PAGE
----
I have a time with string type like: "2015-01-05 17:00" and ZoneId is "Australia/Sydney".

How can I convert this time information to the corresponding to UTC time using Java 8 datetime API?

Also need to considering DST stuff.

  • 2
    What do you mean by "UTC Time"? Do you want an Instant? or a java.sql.Date? Or a number of millis since the epoch?
    – assylias
    Jan 5, 2016 at 8:26

3 Answers 3


You are looking for ZonedDateTime class in Java8 - a complete date-time with time-zone and resolved offset from UTC/Greenwich. In terms of design, this class should be viewed primarily as the combination of a LocalDateTime and a ZoneId. The ZoneOffset is a vital, but secondary, piece of information, used to ensure that the class represents an instant, especially during a daylight savings overlap.

For example:

ZoneId australia = ZoneId.of("Australia/Sydney");
String str = "2015-01-05 17:00";
DateTimeFormatter formatter = DateTimeFormatter.ofPattern("yyyy-MM-dd HH:mm");
LocalDateTime localtDateAndTime = LocalDateTime.parse(str, formatter);
ZonedDateTime dateAndTimeInSydney = ZonedDateTime.of(localtDateAndTime, australia );

System.out.println("Current date and time in a particular timezone : " + dateAndTimeInSydney);

ZonedDateTime utcDate = dateAndTimeInSydney.withZoneSameInstant(ZoneOffset.UTC);

System.out.println("Current date and time in UTC : " + utcDate);
  • 2
    It seems this result is not what I want. I want to convert to the UTC time and store UTC time in my database. The ZonedDateTime is not what I want and can't map to DB column type.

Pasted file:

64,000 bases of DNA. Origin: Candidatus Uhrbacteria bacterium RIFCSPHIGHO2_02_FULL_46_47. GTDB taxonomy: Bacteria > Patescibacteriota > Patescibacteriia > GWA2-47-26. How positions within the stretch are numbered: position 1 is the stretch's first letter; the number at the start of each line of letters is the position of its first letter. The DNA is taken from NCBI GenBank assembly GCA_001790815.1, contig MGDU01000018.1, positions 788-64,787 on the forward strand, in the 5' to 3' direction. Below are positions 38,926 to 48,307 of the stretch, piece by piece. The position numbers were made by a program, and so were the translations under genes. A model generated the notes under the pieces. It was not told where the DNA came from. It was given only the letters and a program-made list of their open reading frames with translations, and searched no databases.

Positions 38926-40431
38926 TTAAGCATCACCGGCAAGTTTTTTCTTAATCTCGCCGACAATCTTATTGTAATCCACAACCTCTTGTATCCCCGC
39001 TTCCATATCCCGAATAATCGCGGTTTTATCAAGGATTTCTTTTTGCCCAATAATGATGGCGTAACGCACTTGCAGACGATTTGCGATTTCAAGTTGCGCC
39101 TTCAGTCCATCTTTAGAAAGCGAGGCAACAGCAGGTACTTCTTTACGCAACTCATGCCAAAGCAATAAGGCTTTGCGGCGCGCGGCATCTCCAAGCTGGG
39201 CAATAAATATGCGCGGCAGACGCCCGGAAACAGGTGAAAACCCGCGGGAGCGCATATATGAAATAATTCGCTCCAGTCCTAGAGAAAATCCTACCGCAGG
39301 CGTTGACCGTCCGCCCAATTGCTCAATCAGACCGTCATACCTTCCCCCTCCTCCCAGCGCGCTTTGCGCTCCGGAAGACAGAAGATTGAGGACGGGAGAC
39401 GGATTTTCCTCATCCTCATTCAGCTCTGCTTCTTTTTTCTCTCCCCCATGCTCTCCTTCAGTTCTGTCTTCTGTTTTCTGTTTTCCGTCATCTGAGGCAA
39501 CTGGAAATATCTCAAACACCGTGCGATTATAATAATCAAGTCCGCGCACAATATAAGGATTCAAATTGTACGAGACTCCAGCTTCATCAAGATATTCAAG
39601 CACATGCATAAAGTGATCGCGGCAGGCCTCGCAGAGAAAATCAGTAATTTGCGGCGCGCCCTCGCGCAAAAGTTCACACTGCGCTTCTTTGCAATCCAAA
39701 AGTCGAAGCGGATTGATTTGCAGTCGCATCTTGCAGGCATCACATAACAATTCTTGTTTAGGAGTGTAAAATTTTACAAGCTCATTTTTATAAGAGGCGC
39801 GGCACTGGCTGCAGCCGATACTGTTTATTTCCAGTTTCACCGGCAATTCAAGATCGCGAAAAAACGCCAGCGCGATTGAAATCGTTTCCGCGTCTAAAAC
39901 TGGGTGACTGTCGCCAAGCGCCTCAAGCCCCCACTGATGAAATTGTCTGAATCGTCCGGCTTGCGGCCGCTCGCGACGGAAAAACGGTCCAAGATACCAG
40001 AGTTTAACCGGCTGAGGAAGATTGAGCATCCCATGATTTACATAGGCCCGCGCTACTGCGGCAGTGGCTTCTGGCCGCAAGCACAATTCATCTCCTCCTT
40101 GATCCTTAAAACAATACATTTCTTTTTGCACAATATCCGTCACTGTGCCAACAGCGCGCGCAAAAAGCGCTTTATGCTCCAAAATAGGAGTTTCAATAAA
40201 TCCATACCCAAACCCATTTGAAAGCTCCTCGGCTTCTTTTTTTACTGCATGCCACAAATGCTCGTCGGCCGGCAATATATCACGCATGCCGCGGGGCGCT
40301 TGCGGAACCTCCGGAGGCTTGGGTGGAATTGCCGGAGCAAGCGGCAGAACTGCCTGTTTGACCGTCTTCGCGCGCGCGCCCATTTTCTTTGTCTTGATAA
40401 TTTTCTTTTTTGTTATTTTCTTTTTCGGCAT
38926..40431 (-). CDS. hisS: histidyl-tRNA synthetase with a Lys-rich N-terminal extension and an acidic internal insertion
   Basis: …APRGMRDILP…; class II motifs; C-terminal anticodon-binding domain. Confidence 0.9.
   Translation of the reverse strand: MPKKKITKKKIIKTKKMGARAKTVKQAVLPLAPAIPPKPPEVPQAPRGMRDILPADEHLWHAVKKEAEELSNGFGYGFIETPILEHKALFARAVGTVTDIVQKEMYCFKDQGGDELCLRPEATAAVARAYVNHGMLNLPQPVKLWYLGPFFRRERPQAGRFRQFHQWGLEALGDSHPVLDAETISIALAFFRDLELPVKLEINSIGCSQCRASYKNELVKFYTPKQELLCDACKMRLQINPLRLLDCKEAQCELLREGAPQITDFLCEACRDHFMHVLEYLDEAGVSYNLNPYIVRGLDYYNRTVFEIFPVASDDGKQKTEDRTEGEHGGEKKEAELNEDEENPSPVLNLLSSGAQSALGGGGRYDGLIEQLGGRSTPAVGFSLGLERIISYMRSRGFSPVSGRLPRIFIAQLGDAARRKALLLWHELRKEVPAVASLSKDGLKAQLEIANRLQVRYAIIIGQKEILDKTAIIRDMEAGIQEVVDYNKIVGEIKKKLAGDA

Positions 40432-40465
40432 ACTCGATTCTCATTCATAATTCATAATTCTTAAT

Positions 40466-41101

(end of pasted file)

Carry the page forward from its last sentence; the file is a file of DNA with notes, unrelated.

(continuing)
– ttt
    Jan 5, 2016 at 7:53
  • 2
    Sorry I've added conversion to UTC in example. Jan 5, 2016 at 8:07
  • 2
    Cool, it seems we must convert LocalDateTime to the ZonedDateTime and then we can convert between different timezone. Thanks.
    – ttt
    Jan 5, 2016 at 8:53
  • @MateuszSroka - My time stamp has zero millis '2021-04-11 10:25:33.000'. This code truncates the zeros. How to show the zeros also? I posted a related question over here stackoverflow.com/questions/67102239/…
    – MasterJoe
    Apr 15, 2021 at 5:21

An alternative to the existing answer is to setup the formatter with the appropriate time zone:

String input = "2015-01-05 17:00";
ZoneId zone = ZoneId.of("Australia/Sydney");

DateTimeFormatter fmt = DateTimeFormatter.ofPattern("yyyy-MM-dd HH:mm").withZone(zone);
ZonedDateTime utc = ZonedDateTime.parse(input, fmt).withZoneSameInstant(UTC);

Since you want to interact with a database, you may need a java.sql.Timestamp, in which case you don't need to explicitly convert to a UTC time but can use an Instant instead:

ZonedDateTime zdt = ZonedDateTime.parse(input, fmt);
Timestamp sqlTs = Timestamp.from(zdt.toInstant());
  • 2
    What is UTC variable on this context?
    – BOWS
    Mar 17, 2017 at 13:48
  • 1
    It's a date/time, in UTC time zone, which corresponds to the same instant as "input" in Sydney. So in this case, it's going to be the same date but at 6am.
    – assylias
    Mar 17, 2017 at 14:14
   **// Refactored Logic**     

        ZoneId australia = ZoneId.of("Australia/Sydney");
        ZoneId utcZoneID= ZoneId.of("Etc/UTC");
        String ausTime = "2015-01-05 17:00";
        DateTimeFormatter formatter = DateTimeFormatter.ofPattern("yyyy-MM-dd HH:mm");

        //converting in datetime of java8
        LocalDateTime ausDateAndTime = LocalDateTime.parse(ausTime, formatter);

        // DateTime With Zone
        ZonedDateTime utcDateAndTime = ausDateAndTime.atZone(utcZoneID);
        // output - 2015-01-05T17:00Z[Etc/UTC]

        // With Formating DateTime
        String utcDateTime = utcDateAndTime.format(formatter);
        // output - 2015-01-05 17:00

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